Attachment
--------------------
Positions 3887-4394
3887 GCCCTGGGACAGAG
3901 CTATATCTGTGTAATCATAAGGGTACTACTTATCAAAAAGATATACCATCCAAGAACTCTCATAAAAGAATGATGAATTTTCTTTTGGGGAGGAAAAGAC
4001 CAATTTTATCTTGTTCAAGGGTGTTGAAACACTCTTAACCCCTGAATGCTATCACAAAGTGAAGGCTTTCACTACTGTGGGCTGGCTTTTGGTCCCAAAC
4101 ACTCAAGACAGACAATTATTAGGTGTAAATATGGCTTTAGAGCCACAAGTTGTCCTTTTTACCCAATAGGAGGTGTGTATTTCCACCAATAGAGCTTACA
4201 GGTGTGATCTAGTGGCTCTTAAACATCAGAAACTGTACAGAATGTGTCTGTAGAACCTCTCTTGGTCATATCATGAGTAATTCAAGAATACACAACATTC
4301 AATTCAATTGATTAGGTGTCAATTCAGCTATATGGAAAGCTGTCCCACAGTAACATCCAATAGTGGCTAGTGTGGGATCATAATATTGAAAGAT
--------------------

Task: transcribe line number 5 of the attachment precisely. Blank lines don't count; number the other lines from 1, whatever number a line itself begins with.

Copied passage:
4101 ACTCAAGACAGACAATTATTAGGTGTAAATATGGCTTTAGAGCCACAAGTTGTCCTTTTTACCCAATAGGAGGTGTGTATTTCCACCAATAGAGCTTACA